Drawing on James Kent's law library, this Essay illuminates one aspect of the post-colonial British influence on early American legal culture: a revolution in books in the Atlantic world that coincided with the American Revolution. This book revolution was a condition precedent for the way that leading jurists like Chancellor Kent of New York conceived of law and also shaped the media through which they communicated law. The book revolution had many causes and resulted in an explosion of English print that spread across the Atlantic through the copyright-free haven of Dublin. This transatlantic network of copyright arbitrageurs - they should not be called "pirates" because they did not violate British law - made it possible for James Kent and other young lawyers with no personal connections to Great Britain to fill their libraries with the latest English law books at discount prices. As Kent struggled to make sense of these books, he developed an unusually print-oriented vision of the ideal legal order. He then translated what he learned - the substance as well as the vision - into his own reports and his four-volume Commentaries on American Law (1826-1830), which were available everywhere in the Union throughout the nineteenth century. In sum, this revolution facilitated the development of a trans-jurisdictional conception of law that Federalist jurists like Kent used to promote a new kind of empire: an empire of law in which law was conceived as a set of legal principles that should operate everywhere in the Union.Image credit.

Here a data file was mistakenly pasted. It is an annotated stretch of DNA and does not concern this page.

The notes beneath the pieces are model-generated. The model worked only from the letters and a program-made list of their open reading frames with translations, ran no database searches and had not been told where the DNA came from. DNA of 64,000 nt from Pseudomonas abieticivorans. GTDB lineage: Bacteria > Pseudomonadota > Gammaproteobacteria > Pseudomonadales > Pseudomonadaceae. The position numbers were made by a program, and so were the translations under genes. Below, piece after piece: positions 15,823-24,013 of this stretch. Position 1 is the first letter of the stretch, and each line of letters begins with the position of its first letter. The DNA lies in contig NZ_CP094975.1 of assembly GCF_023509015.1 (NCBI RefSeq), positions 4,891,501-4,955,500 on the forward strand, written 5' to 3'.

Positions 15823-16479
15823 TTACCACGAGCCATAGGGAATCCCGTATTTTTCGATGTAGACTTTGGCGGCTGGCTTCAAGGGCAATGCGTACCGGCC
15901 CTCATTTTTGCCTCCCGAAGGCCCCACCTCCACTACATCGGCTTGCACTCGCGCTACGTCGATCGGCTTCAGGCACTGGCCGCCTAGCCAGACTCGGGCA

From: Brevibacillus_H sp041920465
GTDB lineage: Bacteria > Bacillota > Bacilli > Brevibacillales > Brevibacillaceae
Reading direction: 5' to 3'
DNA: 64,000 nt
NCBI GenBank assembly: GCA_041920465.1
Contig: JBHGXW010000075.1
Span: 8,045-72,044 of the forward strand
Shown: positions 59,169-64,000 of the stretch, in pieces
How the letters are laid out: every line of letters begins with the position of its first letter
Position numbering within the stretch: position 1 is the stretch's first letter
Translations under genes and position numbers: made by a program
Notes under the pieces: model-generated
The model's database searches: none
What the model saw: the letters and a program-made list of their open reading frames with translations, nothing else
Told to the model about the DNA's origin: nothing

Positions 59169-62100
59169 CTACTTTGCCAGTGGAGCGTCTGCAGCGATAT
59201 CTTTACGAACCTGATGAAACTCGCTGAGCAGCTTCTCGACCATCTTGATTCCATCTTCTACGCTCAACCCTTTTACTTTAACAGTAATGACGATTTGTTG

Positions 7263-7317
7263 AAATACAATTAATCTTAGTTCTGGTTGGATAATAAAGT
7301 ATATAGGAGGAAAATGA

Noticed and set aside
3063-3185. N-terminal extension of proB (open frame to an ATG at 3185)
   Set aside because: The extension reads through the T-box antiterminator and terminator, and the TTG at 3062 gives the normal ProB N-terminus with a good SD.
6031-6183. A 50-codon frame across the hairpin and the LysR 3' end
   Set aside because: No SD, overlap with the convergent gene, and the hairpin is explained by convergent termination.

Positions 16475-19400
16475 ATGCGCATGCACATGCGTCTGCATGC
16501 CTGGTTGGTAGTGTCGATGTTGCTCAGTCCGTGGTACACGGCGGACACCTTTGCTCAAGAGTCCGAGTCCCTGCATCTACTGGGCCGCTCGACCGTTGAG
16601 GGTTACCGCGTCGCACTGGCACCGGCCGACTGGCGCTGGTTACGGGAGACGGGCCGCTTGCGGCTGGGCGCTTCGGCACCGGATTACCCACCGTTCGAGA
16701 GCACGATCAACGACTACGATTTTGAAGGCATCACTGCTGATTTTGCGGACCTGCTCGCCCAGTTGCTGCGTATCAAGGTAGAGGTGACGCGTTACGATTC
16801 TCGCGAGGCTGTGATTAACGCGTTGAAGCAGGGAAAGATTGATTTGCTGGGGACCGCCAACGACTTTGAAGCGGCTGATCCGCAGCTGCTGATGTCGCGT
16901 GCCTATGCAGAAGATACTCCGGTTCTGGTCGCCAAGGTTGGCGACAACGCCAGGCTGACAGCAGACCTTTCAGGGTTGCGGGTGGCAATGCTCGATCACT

Wednesday, April 29, 2009
Hulsebosch on Kent's Law Library
Daniel J. Hulsebosch, NYU School of Law, has posted An Empire of Law: Chancellor Kent and the Revolution in Books in the Early Republic, which is slated for Alabama Law Review 60 (2009): 377-424. Here is the abstract: